At work we run our business on a SAP system. It's big, expensive, and underutilised. One of the projects I have been involved in is using it to store data in, which we then use to build our web site. The original design was grand and quite nice, but like many projects of it's ilk, it was never actually implemented, under pressure from PHBs, corners were cut, and the result worked, but it's not shiny, and it doesn't scale.
This week I have been working with the SAP people, to dust down the original design goals, combine that with new experience, and produce a new shiny way of storing data and getting it out again. We started by storing the data in SAP, the way SAP intended, and not the way we ended up doing it to start with. This is good, so we now have data in SAP, files on the file system, and lots of linking between the two via the SAP DMS.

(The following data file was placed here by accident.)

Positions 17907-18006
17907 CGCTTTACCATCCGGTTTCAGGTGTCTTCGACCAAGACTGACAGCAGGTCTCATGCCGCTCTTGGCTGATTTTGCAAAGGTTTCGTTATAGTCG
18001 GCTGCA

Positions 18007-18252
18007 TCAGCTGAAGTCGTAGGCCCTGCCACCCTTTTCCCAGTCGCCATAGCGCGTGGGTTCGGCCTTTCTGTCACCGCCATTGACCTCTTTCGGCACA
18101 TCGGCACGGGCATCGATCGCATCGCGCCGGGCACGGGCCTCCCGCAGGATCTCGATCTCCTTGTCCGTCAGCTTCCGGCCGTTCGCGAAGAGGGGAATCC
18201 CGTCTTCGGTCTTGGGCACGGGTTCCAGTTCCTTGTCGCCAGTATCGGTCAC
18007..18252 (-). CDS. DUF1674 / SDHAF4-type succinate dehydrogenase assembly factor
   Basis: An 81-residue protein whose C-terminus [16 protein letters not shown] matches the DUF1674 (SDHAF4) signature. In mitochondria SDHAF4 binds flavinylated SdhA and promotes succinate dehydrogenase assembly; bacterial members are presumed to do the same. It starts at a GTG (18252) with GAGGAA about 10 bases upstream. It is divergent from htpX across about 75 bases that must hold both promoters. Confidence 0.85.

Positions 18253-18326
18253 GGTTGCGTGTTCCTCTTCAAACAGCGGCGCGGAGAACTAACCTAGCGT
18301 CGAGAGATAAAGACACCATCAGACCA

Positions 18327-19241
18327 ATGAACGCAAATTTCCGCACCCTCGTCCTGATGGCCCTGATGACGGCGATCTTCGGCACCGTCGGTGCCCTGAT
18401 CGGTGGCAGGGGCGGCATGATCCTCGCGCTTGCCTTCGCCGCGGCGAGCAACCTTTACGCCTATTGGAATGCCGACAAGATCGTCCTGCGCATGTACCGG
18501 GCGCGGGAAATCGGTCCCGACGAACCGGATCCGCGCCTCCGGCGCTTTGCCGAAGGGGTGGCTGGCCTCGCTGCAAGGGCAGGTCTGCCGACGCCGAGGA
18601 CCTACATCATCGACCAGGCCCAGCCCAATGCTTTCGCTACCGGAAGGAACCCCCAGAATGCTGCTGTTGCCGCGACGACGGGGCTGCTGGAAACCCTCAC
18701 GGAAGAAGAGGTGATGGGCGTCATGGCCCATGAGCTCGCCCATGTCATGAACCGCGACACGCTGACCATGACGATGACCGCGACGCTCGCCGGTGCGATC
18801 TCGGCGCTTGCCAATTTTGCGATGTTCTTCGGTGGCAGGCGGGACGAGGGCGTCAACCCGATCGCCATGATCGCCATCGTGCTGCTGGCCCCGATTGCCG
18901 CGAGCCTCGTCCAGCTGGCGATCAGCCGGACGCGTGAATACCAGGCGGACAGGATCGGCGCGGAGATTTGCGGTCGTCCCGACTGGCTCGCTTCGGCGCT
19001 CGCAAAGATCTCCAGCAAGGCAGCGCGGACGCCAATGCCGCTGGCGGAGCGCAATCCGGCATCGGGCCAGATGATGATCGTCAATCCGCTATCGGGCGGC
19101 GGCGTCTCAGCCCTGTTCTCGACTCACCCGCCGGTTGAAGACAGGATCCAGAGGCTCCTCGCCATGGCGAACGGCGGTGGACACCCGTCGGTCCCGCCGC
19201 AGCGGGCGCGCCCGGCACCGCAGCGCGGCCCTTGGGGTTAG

We threw away the Java Business Connector (BC) tool, and went for Piers Harding's excellent SAP::Rfc interface tool to SAP. By keeping all the business logic in SAP, I'm able to get the data out for the correct site, in the correct language, with all the right bits, in one go. I then convert the SAP tables into a "disposable" SQLite database, and then use normal SQL to build the web site at my lesiure.
I now don't have to fight with the BC thing, or have bits of business logic in the Perl layer, or deal with relational data in a huge XML file. It's often easier to do things a second time round, but even so, it's proving very easy and quick to do. Thanks to those who have helped me out (without knowing), they deserve a pat on the back...!